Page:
For Jean Stabilito, being a Hospice volunteer is a calling. Recently retired, she felt a deep desire to volunteer with Liberty Hospice, a service of Liberty Lutheran, and to use her faith and knowledge to be a presence with people who are dying.
“As a registered nurse at Artman for more than 20 years, I’ve been with many residents at the end of their lives. In some cases, if it weren’t for the staff they would have died alone,” says Jean.
Some might say these Hospice volunteers are sent from heaven. As a vital member of the interdisciplinary team they work alongside hospice professionals to offer comfort and support for the dying patient and their family.
As a Medicare–certified program, Liberty Hospice volunteers must be trained and supervised in order to provide respite and support for patients and families. During the training they learn about the hospice philosophy, their duties and responsibilities, the roles of the team members, and procedures to follow if assistance or further instruction is needed.
They also learn about the importance of confidentiality, patient and family rights, family dynamics, coping mechanisms, procedures to follow in case of an emergency, and the issues they may encounter regarding terminal illness, death and bereavement.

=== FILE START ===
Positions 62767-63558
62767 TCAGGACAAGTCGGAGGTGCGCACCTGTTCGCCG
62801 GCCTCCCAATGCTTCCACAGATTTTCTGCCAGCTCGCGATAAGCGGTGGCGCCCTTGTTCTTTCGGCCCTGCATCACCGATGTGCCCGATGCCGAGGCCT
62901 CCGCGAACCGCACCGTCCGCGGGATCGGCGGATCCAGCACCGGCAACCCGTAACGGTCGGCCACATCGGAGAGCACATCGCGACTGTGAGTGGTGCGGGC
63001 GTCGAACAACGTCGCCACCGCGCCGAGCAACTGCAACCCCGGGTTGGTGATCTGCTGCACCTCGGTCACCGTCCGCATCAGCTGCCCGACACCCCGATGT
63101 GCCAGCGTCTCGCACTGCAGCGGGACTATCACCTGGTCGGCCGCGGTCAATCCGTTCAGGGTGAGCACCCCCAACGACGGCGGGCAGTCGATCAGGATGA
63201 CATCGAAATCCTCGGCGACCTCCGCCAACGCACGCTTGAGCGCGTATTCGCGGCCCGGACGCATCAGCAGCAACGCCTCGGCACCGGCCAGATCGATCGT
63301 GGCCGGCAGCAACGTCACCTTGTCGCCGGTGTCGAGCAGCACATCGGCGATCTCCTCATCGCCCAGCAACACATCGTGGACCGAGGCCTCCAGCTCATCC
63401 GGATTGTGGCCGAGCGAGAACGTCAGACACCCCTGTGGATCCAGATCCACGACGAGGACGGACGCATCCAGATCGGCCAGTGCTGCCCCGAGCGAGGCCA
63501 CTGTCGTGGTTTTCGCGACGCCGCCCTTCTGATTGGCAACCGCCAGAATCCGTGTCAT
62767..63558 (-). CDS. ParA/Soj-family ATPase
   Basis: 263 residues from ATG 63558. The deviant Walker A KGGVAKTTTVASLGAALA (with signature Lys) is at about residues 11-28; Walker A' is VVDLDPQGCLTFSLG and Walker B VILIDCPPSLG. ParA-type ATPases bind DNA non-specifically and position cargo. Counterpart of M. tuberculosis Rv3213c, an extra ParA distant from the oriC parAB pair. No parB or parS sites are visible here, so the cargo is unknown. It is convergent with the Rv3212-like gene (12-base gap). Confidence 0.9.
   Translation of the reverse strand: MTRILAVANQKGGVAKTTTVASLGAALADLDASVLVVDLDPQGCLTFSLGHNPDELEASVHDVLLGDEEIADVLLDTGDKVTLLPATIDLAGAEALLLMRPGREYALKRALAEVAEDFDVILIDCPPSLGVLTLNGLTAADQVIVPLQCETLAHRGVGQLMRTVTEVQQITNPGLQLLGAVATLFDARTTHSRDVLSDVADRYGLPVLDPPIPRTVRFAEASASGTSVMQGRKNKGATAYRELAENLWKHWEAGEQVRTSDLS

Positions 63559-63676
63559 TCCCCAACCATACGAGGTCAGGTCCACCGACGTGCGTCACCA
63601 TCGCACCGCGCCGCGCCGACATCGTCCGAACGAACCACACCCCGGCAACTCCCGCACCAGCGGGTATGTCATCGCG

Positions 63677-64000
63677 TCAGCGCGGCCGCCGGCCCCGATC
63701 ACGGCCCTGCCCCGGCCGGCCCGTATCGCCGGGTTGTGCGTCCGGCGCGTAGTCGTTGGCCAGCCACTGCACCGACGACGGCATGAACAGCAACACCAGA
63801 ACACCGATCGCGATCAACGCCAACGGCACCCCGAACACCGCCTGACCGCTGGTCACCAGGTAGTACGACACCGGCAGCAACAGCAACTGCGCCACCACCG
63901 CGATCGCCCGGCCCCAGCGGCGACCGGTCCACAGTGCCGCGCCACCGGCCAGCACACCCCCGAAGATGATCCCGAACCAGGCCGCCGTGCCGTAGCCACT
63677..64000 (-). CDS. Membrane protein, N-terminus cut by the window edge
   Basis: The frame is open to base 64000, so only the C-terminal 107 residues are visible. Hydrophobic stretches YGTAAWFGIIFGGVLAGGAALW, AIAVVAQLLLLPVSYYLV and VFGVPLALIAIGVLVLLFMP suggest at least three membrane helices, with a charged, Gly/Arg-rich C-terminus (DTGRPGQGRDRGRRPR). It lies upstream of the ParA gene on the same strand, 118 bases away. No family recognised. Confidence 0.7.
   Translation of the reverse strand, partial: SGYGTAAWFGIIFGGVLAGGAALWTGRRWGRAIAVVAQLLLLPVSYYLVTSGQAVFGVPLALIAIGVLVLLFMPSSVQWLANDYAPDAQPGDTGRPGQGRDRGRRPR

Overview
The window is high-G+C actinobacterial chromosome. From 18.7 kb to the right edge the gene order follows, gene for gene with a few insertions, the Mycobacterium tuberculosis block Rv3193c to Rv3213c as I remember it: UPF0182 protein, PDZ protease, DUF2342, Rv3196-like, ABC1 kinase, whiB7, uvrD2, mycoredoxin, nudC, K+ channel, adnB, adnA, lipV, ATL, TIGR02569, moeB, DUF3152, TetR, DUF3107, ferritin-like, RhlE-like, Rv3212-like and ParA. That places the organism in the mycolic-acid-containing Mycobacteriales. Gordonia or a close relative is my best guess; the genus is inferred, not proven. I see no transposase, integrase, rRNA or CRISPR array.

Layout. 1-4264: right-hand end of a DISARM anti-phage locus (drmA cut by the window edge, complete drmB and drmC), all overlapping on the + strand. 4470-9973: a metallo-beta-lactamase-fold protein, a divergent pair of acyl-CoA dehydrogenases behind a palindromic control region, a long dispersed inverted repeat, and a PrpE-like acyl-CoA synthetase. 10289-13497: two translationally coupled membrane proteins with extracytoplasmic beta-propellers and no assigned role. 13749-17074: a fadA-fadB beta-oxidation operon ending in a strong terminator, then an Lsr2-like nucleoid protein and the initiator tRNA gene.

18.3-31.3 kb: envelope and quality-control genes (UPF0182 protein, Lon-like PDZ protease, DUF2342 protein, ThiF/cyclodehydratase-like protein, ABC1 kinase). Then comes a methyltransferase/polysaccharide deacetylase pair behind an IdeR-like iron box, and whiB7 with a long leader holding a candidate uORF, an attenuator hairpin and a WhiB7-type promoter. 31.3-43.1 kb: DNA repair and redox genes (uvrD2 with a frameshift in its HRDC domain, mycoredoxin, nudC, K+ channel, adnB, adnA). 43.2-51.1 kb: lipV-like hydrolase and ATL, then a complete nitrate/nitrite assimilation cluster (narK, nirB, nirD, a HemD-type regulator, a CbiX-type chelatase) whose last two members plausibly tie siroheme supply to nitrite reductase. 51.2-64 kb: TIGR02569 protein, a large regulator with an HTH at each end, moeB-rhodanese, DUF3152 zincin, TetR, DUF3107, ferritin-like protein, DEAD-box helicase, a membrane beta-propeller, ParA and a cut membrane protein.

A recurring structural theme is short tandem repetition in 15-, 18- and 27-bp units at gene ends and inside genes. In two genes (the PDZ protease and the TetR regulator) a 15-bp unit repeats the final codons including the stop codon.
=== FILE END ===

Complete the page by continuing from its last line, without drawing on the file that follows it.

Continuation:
Most people who work in Hospice, either as a professional or volunteer, have had a previous experience with Hospice. From this, they have gained invaluable insight and understand the importance of not only providing comfort to the patient, but providing a break, or respite for the family.
“As professionals we are focused on the clinical needs of the patient,” says Nicole Curran, Director of Liberty Hospice.
“We’re focused on the tasks at hand and the patients’ medical needs. The volunteers are able to meet the patients where they are. This might be a walk outside, reading to them, or simply just sitting quietly together. They are like a balm for the soul.”
Click here for more information about volunteering with Liberty Hospice.
About Liberty Lutheran
Incorporated in 2001 and headquartered in Ambler, Pa., Liberty Lutheran, with locations across Pennsylvania and combined service history of 300 years, faithfully provides vital resources to more than 61,000 individuals and families facing life-changing situations. These individualized services include independent and personal care, assisted living, skilled nursing, rehabilitation, hospice care, in-home supports, wellness services, children and family services, integration services for immigrants and political refugees and disaster response. Liberty Lutheran’s team of dedicated employees serves individuals and families through their family of services in Pennsylvania, including Artman, Paul’s Run Retirement Community, Liberty at Home, Liberty Hospice, Lutheran Children and Family Services, Lutheran Congregational Services, The Hearth at Drexel (formerly Mary J. Drexel,) and The Village at Penn State. www.libertylutheran.org